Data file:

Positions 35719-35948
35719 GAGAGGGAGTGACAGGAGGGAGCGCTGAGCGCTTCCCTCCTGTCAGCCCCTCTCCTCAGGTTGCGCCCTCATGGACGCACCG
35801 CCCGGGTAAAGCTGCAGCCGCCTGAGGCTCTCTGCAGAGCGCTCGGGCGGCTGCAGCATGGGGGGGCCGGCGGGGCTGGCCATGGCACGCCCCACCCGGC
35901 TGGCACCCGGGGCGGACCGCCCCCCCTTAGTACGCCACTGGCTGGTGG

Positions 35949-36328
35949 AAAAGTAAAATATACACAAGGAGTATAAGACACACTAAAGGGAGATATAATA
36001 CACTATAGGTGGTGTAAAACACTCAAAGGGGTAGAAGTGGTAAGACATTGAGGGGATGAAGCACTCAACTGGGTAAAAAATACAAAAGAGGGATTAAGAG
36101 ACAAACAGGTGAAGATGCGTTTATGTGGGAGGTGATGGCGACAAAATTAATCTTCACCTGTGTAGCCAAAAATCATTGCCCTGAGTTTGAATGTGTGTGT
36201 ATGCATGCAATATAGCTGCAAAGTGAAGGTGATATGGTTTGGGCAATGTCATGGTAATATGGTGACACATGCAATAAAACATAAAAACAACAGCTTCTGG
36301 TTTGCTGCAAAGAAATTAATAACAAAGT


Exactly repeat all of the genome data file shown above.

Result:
Positions 35719-35948
35719 GAGAGGGAGTGACAGGAGGGAGCGCTGAGCGCTTCCCTCCTGTCAGCCCCTCTCCTCAGGTTGCGCCCTCATGGACGCACCG
35801 CCCGGGTAAAGCTGCAGCCGCCTGAGGCTCTCTGCAGAGCGCTCGGGCGGCTGCAGCATGGGGGGGCCGGCGGGGCTGGCCATGGCACGCCCCACCCGGC
35901 TGGCACCCGGGGCGGACCGCCCCCCCTTAGTACGCCACTGGCTGGTGG

Positions 35949-36328
35949 AAAAGTAAAATATACACAAGGAGTATAAGACACACTAAAGGGAGATATAATA
36001 CACTATAGGTGGTGTAAAACACTCAAAGGGGTAGAAGTGGTAAGACATTGAGGGGATGAAGCACTCAACTGGGTAAAAAATACAAAAGAGGGATTAAGAG
36101 ACAAACAGGTGAAGATGCGTTTATGTGGGAGGTGATGGCGACAAAATTAATCTTCACCTGTGTAGCCAAAAATCATTGCCCTGAGTTTGAATGTGTGTGT
36201 ATGCATGCAATATAGCTGCAAAGTGAAGGTGATATGGTTTGGGCAATGTCATGGTAATATGGTGACACATGCAATAAAACATAAAAACAACAGCTTCTGG
36301 TTTGCTGCAAAGAAATTAATAACAAAGT